The Orthodox rite for consecration of the bell is placed in the Additional or in the Great Trebnik. It is performed before the bell is hung in the bell tower by priests in full liturgical attire, who burn incense on all four sides and consecrate it outside and inside. The Trisvyatoe/Trisagion, Our Father, Psalms 148, 150, 28, and 69 are read, followed by the parimiyah in Numbers (chapter 10: 1-10): silver, forged. …. And in the days of your joy, and in your feasts, and in your new moons, blow with the trumpets of the burnt offering and the sacrifices for your salvation. ” Then comes the singing of the sticheras and the daily leave.
The bells are one of the necessary accessories of the Orthodox church. The church bell is used for:
– to convene believers to worship;
– to express the triumph of the Church and its worship;
– to announce to those who are not present in the temple about the time of performing especially important moments of the service.
The Orthodox bell, in addition to its liturgical purpose, is an expression of joy, sorrow and celebration of the people, which gives rise to various types of bells and each type has its own name and meaning (in the early 20th century in St. Daniel’s Monastery near Moscow were performed 43 types of bell ringing). One of the canonical bells in the Orthodox Church is the chime. More complex than the others, each of the bells, from the largest to the smallest, is struck once. This mournful bell-ringing refers to the Lord, our Savior, and must be distinguished from the burial-ringing (busting) used for ordinary mortals and sinners. The chime symbolizes the “exhaustion” of Jesus Christ for our salvation and is performed twice a year: on Good Friday (on the evening before the removal and laying of the Shroud) and Good Saturday (on the morning of the procession with the Holy Shroud around the temple), or in the days of the crucifixion of the Son of God and of His voluntary burial.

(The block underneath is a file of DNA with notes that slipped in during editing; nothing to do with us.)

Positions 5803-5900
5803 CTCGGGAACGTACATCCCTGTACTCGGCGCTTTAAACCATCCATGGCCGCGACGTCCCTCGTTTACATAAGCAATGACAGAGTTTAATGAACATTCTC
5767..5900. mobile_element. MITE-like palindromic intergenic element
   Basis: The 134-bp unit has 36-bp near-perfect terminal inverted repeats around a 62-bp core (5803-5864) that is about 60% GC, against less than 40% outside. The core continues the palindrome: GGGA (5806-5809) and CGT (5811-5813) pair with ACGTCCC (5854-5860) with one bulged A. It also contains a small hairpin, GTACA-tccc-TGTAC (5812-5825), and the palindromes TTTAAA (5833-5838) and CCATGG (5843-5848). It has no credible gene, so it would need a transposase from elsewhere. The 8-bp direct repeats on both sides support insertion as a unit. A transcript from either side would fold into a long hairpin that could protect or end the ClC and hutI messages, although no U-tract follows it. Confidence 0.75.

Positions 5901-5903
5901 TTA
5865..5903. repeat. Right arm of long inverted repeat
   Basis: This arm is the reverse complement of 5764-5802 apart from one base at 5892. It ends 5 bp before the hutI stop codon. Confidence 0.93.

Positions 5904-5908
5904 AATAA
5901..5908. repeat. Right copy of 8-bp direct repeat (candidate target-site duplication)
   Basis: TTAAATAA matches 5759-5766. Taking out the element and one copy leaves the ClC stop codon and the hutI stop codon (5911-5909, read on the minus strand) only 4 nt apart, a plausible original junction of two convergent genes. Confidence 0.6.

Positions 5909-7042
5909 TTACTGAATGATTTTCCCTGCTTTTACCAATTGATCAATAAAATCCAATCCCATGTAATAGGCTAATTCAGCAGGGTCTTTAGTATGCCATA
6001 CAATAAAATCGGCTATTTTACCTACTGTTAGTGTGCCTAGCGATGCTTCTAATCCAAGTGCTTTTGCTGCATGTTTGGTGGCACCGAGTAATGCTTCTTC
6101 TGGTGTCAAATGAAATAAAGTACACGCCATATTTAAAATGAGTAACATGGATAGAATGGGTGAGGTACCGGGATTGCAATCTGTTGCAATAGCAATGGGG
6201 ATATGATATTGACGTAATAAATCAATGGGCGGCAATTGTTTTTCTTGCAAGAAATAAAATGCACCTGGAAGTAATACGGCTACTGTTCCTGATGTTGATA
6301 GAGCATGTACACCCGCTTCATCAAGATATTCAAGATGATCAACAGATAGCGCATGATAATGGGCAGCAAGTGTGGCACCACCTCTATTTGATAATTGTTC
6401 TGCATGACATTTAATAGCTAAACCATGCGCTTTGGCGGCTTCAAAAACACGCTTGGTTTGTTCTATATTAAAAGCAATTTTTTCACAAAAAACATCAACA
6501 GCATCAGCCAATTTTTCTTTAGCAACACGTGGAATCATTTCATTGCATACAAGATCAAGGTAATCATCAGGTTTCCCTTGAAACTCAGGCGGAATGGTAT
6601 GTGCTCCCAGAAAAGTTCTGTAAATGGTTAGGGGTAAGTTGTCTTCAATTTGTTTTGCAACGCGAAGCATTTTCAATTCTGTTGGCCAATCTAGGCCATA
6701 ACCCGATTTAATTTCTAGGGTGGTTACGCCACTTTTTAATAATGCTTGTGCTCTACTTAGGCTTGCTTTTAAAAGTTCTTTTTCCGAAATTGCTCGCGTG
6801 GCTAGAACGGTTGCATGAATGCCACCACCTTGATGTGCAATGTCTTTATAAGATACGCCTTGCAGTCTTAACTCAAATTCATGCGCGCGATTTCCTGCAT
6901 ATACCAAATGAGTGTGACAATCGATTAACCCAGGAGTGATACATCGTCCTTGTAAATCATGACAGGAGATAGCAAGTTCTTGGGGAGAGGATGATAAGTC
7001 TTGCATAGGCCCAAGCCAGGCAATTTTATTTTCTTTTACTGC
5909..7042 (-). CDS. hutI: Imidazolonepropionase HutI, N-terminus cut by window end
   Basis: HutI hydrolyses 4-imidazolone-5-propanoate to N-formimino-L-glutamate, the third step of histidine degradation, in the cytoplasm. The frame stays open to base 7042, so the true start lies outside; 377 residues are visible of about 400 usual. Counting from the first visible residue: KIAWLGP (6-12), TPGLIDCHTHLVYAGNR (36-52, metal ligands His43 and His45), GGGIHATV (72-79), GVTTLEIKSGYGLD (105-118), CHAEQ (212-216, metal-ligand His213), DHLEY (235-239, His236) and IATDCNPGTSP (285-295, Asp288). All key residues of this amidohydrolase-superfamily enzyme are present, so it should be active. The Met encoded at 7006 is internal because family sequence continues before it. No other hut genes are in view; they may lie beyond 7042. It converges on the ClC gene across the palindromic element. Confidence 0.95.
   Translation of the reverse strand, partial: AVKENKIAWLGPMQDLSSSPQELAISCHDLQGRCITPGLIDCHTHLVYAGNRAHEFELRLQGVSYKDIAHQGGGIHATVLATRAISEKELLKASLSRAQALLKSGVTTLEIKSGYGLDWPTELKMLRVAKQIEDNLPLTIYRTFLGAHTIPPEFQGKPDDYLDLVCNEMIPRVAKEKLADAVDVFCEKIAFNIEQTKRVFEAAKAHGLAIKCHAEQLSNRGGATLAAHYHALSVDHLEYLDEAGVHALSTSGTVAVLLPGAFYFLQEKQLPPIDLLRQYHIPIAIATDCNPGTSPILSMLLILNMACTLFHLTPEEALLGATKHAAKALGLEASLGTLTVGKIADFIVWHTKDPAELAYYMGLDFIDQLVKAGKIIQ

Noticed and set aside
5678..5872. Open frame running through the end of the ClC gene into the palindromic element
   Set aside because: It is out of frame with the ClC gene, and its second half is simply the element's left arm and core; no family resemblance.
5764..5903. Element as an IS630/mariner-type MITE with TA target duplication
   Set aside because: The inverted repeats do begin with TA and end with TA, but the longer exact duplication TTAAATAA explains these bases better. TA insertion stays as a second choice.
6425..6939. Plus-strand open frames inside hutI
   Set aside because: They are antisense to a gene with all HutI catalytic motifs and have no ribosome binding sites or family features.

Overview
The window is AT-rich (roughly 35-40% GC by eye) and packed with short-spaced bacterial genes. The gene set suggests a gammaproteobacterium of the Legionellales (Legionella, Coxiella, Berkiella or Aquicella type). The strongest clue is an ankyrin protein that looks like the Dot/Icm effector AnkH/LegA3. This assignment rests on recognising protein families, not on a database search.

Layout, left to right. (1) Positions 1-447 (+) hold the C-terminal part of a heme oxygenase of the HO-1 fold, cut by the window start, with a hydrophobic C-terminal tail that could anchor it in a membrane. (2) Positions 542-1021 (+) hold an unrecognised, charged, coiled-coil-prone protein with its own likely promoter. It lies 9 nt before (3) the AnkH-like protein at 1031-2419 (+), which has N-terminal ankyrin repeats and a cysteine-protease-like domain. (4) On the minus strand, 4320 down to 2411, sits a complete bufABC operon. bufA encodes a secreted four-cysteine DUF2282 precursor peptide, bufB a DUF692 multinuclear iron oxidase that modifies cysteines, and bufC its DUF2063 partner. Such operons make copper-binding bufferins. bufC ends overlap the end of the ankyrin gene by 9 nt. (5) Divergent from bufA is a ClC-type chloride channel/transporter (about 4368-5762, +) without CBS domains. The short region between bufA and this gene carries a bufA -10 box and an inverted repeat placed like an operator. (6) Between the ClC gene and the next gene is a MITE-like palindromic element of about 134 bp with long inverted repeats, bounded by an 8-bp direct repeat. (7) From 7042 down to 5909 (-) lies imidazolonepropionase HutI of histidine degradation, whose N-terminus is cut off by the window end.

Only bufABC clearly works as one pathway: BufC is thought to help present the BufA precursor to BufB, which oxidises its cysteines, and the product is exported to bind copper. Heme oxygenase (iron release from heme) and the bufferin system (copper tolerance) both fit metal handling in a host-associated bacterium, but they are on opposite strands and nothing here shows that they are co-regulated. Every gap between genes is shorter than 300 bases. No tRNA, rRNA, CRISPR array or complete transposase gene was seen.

In addition to a spiritual beneficial effect, the ringing of the bell has a beneficial and healing effect on those who attend church in the Orthodox Church. Does the bell really heal? Russian scientists are studying the effect of bells on various diseases. A group of researchers led by the candidate of biological sciences Fadey Shipunov observed in the early 90s of the 20th century how the bells act as generators of energy in the ultrasonic range, which destroy the pathogenic environment. Their ringing destroys the viruses of influenza, jaundice and other infections, whose molecular structure simply does not withstand. If you put even tiny bells in your room, their ringing directly crosses the cellular proteins. For example, viruses in a Petri dish become crystalline structures and cease to be contagious. Apparently, for centuries people have observed this phenomenon, as a common practice was in natural disasters, threats and especially in epidemics, the population was warned, accustomed to “alarm”, loud bells, and the gathering of large masses of people in the temple. or around it it was safe from the spread of viruses and other “poisonous defeats and poisonous infections” (as our revivalists called them). It turns out that each virus is neutralized in its own sound range. Scientists wonder how centuries ago our ancestors knew against which plague (epidemic) at what specific timbre to ring the church bells around the clock, so that the infection would disappear. Shipunov claims that the typhoid wand, for example, dies in a few seconds when a bell rings.